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NEA starts exporting surplus electricity to India amid rising river flows

KATHMANDU: With the increase in water flow in Nepal’s rivers and streams due to the rainy season, the Nepal Electricity Authority (NEA) has commenced selling surplus electricity to India. The NEA began this export on Monday night, June 14, through the Indian Energy Exchange (IEX) at competitive rates.

Executive Director of NEA, Kulman Ghising, announced that electricity production has surged, enabling the export of excess electricity after meeting domestic demand. Currently, Nepal is exporting approximately 400 megawatts (MW) of electricity daily. “As the flow of water in the rivers and streams is gradually increasing, electricity generation is also increasing. Domestic consumption during peak periods has reached 2,000 MW. In the past 7-8 years, daily electricity consumption was around one and a half million units, but now it has increased to four and a half million units,” said Ghising.

The bilateral agreement for electricity export involves selling around 200 MW to Bihar and about 400 MW to Haryana, facilitated by an agreement with NTPC Electricity Trading Corporation Limited-NVVN. A proposal for this arrangement has been sent to the Central Electricity Authority of India for approval.

So far, the Central Electricity Authority has approved the export of 656 MW from 15 Nepali hydropower projects to the competitive market. This includes a mid-term agreement allowing the sale of 110 MW to NVVN for five years from June to October, with NVVN subsequently selling this electricity to Haryana.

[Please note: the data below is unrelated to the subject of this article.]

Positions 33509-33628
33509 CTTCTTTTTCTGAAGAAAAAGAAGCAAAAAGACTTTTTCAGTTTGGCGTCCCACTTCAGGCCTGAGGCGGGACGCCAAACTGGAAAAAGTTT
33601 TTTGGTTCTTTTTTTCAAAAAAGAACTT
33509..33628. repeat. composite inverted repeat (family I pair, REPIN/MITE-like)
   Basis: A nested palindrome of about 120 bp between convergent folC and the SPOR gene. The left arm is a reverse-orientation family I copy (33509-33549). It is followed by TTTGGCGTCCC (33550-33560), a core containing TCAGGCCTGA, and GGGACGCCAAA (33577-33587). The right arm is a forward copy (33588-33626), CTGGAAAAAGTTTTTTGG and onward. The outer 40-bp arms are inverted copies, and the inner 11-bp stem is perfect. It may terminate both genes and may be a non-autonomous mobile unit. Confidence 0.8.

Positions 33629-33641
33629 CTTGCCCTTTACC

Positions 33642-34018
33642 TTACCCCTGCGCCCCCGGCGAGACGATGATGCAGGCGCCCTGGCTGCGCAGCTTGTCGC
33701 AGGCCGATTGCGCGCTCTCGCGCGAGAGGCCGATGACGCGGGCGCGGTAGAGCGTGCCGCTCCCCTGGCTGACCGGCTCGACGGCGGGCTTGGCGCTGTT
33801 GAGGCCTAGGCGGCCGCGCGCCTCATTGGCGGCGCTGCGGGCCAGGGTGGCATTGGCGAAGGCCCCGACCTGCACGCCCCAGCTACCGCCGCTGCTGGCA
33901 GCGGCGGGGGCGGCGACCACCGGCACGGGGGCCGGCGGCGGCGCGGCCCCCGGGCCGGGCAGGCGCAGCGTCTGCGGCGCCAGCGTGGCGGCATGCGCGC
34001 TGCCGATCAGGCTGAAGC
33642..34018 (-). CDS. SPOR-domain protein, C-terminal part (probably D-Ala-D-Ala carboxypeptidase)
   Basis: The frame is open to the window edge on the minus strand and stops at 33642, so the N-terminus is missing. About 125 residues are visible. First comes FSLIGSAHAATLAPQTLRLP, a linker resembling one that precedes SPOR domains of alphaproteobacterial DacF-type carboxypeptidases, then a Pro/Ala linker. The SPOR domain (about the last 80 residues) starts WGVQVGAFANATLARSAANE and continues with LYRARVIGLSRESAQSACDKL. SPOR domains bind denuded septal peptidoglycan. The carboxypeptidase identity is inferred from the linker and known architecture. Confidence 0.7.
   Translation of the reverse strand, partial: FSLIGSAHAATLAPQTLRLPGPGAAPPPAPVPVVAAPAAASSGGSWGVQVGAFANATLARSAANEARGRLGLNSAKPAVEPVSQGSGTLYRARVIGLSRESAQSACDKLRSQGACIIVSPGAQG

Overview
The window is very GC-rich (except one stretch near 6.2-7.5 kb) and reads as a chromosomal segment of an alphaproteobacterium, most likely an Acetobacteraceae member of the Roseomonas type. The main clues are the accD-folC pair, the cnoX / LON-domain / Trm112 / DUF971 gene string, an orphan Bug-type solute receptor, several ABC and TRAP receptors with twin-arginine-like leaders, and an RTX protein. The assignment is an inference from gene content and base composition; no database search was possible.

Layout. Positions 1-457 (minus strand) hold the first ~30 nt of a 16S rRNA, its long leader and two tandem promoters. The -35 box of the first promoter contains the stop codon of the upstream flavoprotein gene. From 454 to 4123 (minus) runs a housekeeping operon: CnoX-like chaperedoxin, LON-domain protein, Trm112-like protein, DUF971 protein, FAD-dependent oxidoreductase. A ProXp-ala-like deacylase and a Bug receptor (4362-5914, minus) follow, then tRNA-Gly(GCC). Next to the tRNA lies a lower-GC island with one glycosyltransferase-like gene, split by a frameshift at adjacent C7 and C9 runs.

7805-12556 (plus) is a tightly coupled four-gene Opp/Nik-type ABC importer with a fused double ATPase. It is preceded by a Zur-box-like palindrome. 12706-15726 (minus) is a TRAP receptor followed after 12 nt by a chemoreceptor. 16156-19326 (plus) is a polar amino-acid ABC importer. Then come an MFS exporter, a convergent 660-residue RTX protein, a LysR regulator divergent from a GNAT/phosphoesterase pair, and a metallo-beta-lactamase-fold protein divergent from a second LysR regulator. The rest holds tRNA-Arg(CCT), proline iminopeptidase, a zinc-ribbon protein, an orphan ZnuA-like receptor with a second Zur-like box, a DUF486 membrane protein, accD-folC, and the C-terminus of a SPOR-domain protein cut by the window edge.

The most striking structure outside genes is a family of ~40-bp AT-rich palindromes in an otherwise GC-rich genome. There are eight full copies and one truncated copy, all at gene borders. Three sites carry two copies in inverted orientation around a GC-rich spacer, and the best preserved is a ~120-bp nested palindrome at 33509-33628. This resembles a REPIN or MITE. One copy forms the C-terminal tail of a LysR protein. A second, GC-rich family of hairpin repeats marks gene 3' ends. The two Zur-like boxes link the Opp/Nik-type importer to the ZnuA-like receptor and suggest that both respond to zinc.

Additionally, Nepal has been permitted to engage in the electricity real-time market. Of the approved 656 MW, 586 MW is exported through the Dhalkebar-Muzaffarpur 400 kV international transmission line and 70 MW via the Mahendranagar-Tanakpur 132 kV transmission line.

Winter Electricity Imports

During the winter, the NEA imported electricity worth NPR 15.21 billion from India to meet domestic demand as hydropower generation from river-flowing plants decreased due to lower water flows. During this period, 1.81 billion units of electricity were imported.

From May of last year to this year, the NEA exported electricity worth NPR 15.62 billion to India. Since July of the current financial year 2080/81, exports have amounted to NPR 13.47 billion. Despite these exports, the NEA has imported electricity worth NPR 1.74 billion more than it exported this fiscal year, with 1.49 billion units exported.

The cost of imported electricity is slightly lower than that of exported electricity. The average price per unit of exported electricity is NPR 9.02, while the average price per unit of imported electricity is NPR 8.38.

Ghising noted that the NEA’s efforts have shifted Nepal from being a net importer to a net exporter of electricity. “Until 6-7 years ago, we were only importers of electricity. Although we started exporting electricity 2-3 years ago, imports still exceeded exports. However, from this year, we have transitioned to becoming net exporters,” he stated.

The NEA’s strategic management of electricity resources, including timely imports and exports, has significantly stabilized Nepal’s energy sector. The ability to export surplus electricity during the rainy season and import during the dry season ensures a balanced approach to meeting both domestic and international energy demands.

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